West Ham manager David Moyes suggests he wouldn't have lasted long at Everton had he been in charge of Goodison Park side in the modern day

  • David Moyes and West Ham take on his former side Everton on Wednesday
  • Moyes was in charge of the Goodison Park outfit between years of 2002-13
  • Moyes says he could 'easily have 11 years' at West Ham if he has 'good stability'??

David Moyes, by his own admission, would probably not have lasted much beyond two years at Everton had he been in charge in the modern day.

In his second full season, the Scot had secured safety by April but Everton ended the campaign without a win in six games, losing the final four which culminated in a 5-1 hammering by Manchester City.

‘That was probably the only time I thought, “Maybe this is the way it’s going …”’, Moyes recalled ahead of returning to his former club with his new one, West Ham, with both sides desperately in need of a win.

David Moyes takes West Ham to his former side Everton on Wednesday in the Premier League

David Moyes takes West Ham to his former side Everton on Wednesday in the Premier League

‘We had to get rid of that feeling at Everton of being safe was good enough. If I can get good stability and strength at West Ham, then I could easily have 11 years here.

'West Ham has unbelievable potential to be up there.'?

Both sets of supporters would already take safety come the end of the season: Everton in turmoil after hundreds of misspent millions, a manager sacking and form continuing to plummet; Moyes would’ve proved he had steadied West Ham at the end of his short-term contract to provide the foundations for building something longer-term.

Moyes accepts that the game has changed, that managers last around 16 months now (he is in his fourth job in four years since leaving Everton), but believes that a bit of perseverance from owners would be rewarded.

Scottish manager Moyes was in charge of Everton between the years of 2002-13

Scottish manager Moyes was in charge of Everton between the years of 2002-13

He survived that scare at Everton and went on to another nine years on Merseyside, forging a reputation that eventually earned him the one of the most coveted jobs in football, at Manchester United. He remembers a different football world where he was afforded patience by Everton chairman Bill Kenright from the beginning.

‘Bill said to me you’ve £5million a year to spend when I took the job,’ Moyes said. ‘I asked Bill for a couple of things in exchange for that; that I can prepare my players any way I like and he wouldn’t sell any of my players, and he agreed with it. We shook hands and I got on with it. That’s how it started.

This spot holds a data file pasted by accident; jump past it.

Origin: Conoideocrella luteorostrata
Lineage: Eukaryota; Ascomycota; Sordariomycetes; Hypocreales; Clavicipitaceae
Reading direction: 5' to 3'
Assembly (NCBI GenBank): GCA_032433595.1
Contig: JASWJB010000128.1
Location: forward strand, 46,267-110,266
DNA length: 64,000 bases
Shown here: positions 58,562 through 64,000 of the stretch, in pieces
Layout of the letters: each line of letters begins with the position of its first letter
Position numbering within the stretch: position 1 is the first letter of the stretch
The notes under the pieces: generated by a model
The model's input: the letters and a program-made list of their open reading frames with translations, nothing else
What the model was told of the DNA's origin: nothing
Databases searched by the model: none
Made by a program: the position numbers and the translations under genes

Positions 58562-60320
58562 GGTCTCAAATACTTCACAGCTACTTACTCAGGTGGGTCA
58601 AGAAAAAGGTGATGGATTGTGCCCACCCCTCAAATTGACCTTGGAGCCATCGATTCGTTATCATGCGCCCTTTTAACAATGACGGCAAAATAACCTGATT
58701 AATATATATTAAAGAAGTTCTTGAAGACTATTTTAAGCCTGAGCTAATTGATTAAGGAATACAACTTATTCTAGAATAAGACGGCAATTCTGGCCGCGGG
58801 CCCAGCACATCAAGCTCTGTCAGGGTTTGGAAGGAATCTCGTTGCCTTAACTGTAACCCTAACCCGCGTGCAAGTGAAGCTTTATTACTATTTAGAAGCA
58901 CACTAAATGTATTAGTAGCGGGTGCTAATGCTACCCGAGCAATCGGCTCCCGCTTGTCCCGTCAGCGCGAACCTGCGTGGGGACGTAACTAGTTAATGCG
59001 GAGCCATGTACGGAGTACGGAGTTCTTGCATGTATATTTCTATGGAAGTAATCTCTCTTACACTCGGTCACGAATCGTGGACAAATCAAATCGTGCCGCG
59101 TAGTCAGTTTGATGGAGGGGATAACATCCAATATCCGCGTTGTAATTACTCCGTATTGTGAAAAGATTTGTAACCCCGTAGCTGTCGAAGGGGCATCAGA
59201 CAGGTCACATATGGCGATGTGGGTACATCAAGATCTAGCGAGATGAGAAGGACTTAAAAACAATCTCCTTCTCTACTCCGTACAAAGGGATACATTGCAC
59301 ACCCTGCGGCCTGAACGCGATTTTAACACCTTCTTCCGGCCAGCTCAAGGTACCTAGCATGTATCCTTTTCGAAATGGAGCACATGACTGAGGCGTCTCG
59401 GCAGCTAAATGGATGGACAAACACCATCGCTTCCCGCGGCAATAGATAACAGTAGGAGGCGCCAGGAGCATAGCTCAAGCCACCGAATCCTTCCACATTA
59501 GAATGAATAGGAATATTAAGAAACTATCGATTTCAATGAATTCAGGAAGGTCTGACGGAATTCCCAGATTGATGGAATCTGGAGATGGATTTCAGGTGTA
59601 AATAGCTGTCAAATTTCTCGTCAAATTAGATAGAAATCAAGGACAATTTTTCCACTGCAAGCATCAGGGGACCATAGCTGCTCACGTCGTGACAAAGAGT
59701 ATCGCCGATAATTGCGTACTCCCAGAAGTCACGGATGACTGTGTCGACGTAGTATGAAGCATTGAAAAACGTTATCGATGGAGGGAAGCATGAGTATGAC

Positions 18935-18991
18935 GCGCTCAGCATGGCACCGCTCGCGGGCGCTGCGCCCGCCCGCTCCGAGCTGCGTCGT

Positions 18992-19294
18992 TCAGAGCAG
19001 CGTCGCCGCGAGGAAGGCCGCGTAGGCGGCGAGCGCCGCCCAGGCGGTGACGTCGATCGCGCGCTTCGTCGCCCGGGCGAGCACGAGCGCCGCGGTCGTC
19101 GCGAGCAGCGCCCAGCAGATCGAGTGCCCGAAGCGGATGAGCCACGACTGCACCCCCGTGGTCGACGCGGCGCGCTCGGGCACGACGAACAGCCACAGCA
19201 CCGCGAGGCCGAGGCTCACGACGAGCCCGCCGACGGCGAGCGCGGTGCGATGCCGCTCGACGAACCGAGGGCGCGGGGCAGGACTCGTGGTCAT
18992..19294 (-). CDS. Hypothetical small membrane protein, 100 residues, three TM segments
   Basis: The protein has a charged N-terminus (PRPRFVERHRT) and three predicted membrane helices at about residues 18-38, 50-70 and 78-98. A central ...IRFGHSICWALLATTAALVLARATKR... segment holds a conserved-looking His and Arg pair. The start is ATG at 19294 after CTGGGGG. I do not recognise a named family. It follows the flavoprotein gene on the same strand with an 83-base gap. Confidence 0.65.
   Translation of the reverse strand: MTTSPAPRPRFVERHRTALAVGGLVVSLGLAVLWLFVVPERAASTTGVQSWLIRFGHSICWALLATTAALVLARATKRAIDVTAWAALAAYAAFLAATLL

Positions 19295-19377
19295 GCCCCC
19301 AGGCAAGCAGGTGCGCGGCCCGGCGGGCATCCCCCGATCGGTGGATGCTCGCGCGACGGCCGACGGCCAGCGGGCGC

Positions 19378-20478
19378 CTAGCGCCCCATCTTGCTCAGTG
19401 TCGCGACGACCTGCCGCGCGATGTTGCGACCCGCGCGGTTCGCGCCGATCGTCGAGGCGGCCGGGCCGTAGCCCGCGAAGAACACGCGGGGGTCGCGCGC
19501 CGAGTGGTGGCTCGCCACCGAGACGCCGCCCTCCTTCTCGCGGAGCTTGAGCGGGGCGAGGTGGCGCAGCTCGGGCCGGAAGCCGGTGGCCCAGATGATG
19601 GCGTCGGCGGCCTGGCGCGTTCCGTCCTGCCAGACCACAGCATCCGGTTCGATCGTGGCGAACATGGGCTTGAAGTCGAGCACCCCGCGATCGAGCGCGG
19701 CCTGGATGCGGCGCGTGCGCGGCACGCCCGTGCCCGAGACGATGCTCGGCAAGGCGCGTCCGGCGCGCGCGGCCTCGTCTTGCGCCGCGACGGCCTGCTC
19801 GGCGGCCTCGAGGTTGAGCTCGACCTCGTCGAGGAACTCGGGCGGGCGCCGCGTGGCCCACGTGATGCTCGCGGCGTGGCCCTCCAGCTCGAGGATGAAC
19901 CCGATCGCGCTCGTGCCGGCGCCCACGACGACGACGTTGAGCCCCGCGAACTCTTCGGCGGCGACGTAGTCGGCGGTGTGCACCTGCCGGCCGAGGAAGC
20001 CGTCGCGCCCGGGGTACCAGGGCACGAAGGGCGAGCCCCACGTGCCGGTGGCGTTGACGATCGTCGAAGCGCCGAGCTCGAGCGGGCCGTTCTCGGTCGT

‘One of the biggest strengths at Everton was the academy and bringing their young boys through. It was always better if it was in one building. And Everton have had a lot of good young players coming through, not necessarily because of that, but overall I got the time to do that and make changes and to be fair in our period we had a Champions League finish and Europa League finishes, so over the period we built it up.

'If I was looking back at the early days at Everton where we did that was trying to bring in the right players not just for the short-term but for the long-term as well.’?

Moyes claims he 'could easily have 11 years' at West Ham if he 'can get good stability'?

Moyes claims he 'could easily have 11 years' at West Ham if he 'can get good stability'?

The questions for Moyes back then tended to be more about what he was going to do with the last £500,000 he had left than the big-name player he would bring in, and he is returning to that philosophy once again, even though money will be available in January to strengthen if required.

‘I feel that the big thing for me to do is work with the players at West Ham. Not bother too much about who’s not at the club, really think about the players who’re here and really mould them into a team which can get enough results to make sure we move up the league.’ The approach has other benefits, too.?

‘In my last year we were desperate for a striker,’ Moyes remembered. ‘Everton were a striker short of being top four. You were still needing somewhere like £10 or £15m to get a top striker. We had a million left. Tony Henry, who’s here [at West Ham], was involved in it, probably more so than anybody.?He says: “There’s a boy at Barnsley who’s not bad.”?

'And it was John Stones. I wasn’t getting the centre forward but we went and bought John Stones from Barnsley. So sometimes it focuses you differently rather than always thinking who’s the big one we have to get.’?

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